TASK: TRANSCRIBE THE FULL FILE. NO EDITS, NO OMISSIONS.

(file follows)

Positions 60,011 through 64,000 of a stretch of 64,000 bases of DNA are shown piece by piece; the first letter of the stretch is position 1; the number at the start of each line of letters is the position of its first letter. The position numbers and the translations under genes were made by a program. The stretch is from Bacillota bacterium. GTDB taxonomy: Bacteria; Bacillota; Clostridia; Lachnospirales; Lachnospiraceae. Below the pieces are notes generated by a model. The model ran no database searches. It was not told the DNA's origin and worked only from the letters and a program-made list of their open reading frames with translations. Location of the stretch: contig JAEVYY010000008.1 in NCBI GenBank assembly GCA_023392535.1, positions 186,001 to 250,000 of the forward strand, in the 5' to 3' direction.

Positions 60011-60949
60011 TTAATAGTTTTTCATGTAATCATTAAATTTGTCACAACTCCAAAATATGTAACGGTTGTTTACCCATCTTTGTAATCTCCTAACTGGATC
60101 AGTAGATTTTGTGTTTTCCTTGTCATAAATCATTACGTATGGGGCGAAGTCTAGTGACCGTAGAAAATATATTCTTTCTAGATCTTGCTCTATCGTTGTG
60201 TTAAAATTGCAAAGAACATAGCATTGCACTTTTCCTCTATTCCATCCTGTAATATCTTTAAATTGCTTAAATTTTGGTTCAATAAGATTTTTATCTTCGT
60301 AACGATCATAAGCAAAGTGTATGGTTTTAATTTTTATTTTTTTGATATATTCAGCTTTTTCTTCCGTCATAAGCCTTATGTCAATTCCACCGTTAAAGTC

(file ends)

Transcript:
Positions 60,011 through 64,000 of a stretch of 64,000 bases of DNA are shown piece by piece; the first letter of the stretch is position 1; the number at the start of each line of letters is the position of its first letter. The position numbers and the translations under genes were made by a program. The stretch is from Bacillota bacterium. GTDB taxonomy: Bacteria; Bacillota; Clostridia; Lachnospirales; Lachnospiraceae. Below the pieces are notes generated by a model. The model ran no database searches. It was not told the DNA's origin and worked only from the letters and a program-made list of their open reading frames with translations. Location of the stretch: contig JAEVYY010000008.1 in NCBI GenBank assembly GCA_023392535.1, positions 186,001 to 250,000 of the forward strand, in the 5' to 3' direction.

Positions 60011-60949
60011 TTAATAGTTTTTCATGTAATCATTAAATTTGTCACAACTCCAAAATATGTAACGGTTGTTTACCCATCTTTGTAATCTCCTAACTGGATC
60101 AGTAGATTTTGTGTTTTCCTTGTCATAAATCATTACGTATGGGGCGAAGTCTAGTGACCGTAGAAAATATATTCTTTCTAGATCTTGCTCTATCGTTGTG
60201 TTAAAATTGCAAAGAACATAGCATTGCACTTTTCCTCTATTCCATCCTGTAATATCTTTAAATTGCTTAAATTTTGGTTCAATAAGATTTTTATCTTCGT
60301 AACGATCATAAGCAAAGTGTATGGTTTTAATTTTTATTTTTTTGATATATTCAGCTTTTTCTTCCGTCATAAGCCTTATGTCAATTCCACCGTTAAAGTC